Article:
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When to Submit a Fire Plan? (Part 1 of 2)

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This blog is written based on experience with the New Brunswick Office of the Fire Marshal.  Other jurisdictions may have some different requirements, such as the Nova Scotia Fire Safety Act which requires certain high hazard industrial occupancies to submit building plans for review. Generally, however, this blog is applicable throughout Canada. Your local authority having jurisdiction should be consulted to confirm Fire Plan requirements.

 

A Fire Plan is a set of documents and drawings which show the civil, architectural, electrical, and mechanical design elements of a building confirming compliance with the National Building Code of Canada (NBCC), and other applicable standards. A Fire Plan is required by the Fire Prevention Act (FPA) to be submitted to the NB Office of the Fire Marshal (OFM) for any building where there is potential for a large loss of life resulting from fire (50 or more occupants), or when a building contains particularly vulnerable persons such as hospitals, daycares, nursing homes and special care homes. Fire Plans are not required for office buildings or industrial occupancies unless the industrial occupancy contains large quantities of flammable and combustibles liquids.

 

A fire plan is required to be submitted if:

  1. any building is constructed as a place of assembly or sleeping accommodation, or
  2. any building (or part thereof) is converted into a place of assembly or sleeping accommodation, or
  3. structural alterations are made to any building that includes a place of assembly or sleeping accommodation. (Reference: FPA, Part 1, 18(1))
  4. any person constructs, establishes, modifies or enlarges a petroleum products facility, or
  5. any existing building or premises is converted into a petroleum products facility if the amounts of flammable liquids to be stored in the facility exceed 3,000 L or the amounts of combustible liquids to be stored in the facility exceed 10,000 L. (FPA Part 1, 19(1))

Although not a defined term in the FPA, structural alterations are considered to be any modification to the load bearing supports of a building. However, any modification which could impact the means of egress from a building or other life safety system is encouraged to be submitted for review. Modifications to a room in a building, or adding a small room or washroom, are generally not considered significant to warrant a plan review.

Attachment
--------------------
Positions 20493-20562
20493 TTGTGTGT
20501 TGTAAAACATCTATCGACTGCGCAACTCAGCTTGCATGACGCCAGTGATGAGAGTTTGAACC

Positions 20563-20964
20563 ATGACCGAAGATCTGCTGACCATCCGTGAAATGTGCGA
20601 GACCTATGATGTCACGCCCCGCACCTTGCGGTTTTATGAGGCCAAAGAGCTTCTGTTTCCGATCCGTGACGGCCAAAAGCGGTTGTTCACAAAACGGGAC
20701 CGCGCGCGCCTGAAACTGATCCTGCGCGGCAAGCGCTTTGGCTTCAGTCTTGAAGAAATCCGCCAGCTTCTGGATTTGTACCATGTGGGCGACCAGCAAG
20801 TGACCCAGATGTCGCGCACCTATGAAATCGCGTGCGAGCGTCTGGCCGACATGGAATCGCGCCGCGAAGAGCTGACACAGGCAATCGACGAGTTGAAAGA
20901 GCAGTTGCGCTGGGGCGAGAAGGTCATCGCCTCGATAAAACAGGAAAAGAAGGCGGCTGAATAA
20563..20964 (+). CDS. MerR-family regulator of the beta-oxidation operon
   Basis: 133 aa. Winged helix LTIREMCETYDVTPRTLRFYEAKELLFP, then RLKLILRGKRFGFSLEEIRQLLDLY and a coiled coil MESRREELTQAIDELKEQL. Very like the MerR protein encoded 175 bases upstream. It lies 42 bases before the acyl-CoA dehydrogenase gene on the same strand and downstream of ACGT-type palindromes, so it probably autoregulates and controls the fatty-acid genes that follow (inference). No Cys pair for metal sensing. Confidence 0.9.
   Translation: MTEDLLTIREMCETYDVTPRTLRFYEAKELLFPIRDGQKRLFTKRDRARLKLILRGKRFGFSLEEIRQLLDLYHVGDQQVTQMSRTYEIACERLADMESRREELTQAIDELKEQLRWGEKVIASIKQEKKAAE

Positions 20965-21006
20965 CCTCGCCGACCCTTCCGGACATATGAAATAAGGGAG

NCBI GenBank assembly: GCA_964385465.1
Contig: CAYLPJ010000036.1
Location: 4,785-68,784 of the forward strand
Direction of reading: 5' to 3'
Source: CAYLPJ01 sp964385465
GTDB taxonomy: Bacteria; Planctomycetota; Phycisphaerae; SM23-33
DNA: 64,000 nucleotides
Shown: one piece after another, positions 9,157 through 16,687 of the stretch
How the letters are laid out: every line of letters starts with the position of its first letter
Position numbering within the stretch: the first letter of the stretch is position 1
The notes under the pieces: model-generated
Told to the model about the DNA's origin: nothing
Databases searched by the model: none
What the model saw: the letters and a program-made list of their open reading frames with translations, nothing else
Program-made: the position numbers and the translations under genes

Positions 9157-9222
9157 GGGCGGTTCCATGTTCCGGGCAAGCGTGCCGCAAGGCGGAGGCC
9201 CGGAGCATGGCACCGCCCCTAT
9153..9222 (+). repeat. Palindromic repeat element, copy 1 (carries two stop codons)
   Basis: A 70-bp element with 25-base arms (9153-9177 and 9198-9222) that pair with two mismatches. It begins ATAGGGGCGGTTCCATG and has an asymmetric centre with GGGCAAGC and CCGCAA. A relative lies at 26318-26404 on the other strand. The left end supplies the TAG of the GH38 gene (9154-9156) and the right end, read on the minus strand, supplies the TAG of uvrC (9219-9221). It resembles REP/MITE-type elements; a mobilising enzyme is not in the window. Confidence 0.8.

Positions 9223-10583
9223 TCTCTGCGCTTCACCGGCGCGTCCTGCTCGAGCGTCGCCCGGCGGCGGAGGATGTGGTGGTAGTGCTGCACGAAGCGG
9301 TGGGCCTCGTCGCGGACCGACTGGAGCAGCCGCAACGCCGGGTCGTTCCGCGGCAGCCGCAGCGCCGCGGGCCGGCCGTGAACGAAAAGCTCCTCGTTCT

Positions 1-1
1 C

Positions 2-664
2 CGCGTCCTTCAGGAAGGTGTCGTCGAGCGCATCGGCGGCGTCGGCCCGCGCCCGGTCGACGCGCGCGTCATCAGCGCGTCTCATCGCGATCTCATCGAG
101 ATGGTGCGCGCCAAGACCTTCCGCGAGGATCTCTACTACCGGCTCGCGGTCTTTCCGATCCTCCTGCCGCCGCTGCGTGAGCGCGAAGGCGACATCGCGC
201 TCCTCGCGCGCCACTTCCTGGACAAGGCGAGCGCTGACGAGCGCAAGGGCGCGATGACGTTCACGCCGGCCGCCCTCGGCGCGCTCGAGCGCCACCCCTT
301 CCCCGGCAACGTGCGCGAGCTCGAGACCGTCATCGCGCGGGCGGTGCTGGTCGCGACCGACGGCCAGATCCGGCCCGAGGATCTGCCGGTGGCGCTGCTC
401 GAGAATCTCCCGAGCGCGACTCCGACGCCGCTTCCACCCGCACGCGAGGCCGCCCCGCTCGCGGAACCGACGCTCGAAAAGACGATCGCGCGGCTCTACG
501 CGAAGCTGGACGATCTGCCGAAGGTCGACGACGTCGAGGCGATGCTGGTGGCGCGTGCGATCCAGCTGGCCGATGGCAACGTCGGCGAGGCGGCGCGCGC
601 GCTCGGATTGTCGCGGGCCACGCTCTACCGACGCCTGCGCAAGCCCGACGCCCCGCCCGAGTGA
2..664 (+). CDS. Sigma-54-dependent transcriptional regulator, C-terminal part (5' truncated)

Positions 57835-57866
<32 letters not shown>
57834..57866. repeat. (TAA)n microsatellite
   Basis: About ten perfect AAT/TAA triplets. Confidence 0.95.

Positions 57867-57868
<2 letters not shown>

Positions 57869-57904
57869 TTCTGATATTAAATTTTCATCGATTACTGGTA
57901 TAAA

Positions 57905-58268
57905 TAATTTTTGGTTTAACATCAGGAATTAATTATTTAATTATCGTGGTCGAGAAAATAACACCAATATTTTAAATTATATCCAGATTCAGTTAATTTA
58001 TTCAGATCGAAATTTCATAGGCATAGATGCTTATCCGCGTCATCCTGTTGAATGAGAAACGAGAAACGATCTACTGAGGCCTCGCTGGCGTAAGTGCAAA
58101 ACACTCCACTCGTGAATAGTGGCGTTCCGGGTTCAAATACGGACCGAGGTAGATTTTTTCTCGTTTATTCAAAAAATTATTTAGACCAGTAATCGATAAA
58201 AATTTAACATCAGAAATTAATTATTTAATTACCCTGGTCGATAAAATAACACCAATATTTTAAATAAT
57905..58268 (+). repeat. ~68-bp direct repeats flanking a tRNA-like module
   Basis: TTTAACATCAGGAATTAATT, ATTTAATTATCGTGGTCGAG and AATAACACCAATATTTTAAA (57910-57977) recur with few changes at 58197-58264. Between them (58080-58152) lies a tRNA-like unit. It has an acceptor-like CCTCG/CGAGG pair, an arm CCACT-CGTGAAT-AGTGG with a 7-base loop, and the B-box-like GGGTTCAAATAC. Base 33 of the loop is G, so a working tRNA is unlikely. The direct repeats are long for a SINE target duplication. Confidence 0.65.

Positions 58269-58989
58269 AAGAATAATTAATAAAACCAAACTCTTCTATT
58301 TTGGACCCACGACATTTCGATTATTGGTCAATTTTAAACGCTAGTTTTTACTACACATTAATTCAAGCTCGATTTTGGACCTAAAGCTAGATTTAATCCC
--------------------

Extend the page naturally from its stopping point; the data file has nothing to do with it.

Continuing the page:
The FPA indicates that a Place of Assembly is a building or structure, or portion thereof, or a tent or awning with walls of side curtains, designed, used or intended to be used to accommodate fifty (50) or more persons at the same time for the purpose of meeting, entertainment, instruction, worship, recreation, drill or the viewing or purchasing of goods.

The FPA’s definition of “place of assembly” differs from that of the NBCC definition as it also includes occupancies for the view and purchasing of goods, which is considered as “Mercantile Occupancy” in the NBCC.

 

The FPA indicates that Sleeping Accommodations include:

  • A hotel or any other building in which lodgings are provided for rent or hire,
  • Any building in which lodgings are offered to members of the public on a gratuitous basis,
  • Any building in which an educational institution lodges its students,
  • Any building, other than a single-family residence, in which a religious organization lodges its members,
  • A hospital facility, sanatorium, infirmary, nursing home or home for the aged,
  • An orphanage or children’s home,
  • A jail, reformatory or other penal institution, or
  • An apartment house (building) with three or more self-contained units above the ground floor

The FPA does not require a Fire Plan submission for apartment buildings with 10 or fewer occupants. (Reference: NB Fire Prevention Act, Part 1, 18(4))

PLC Fire Safety Solutions has the knowledge and expertise to help plan submitters (Owners, Facility Operators, Architects, etc.) with their fire and life safety needs. PLC staff is knowledgeable in the requirements of the National Building and Fire codes and can help identify the potential building and life safety issues.

Click here to read Part 2 of this blog.  

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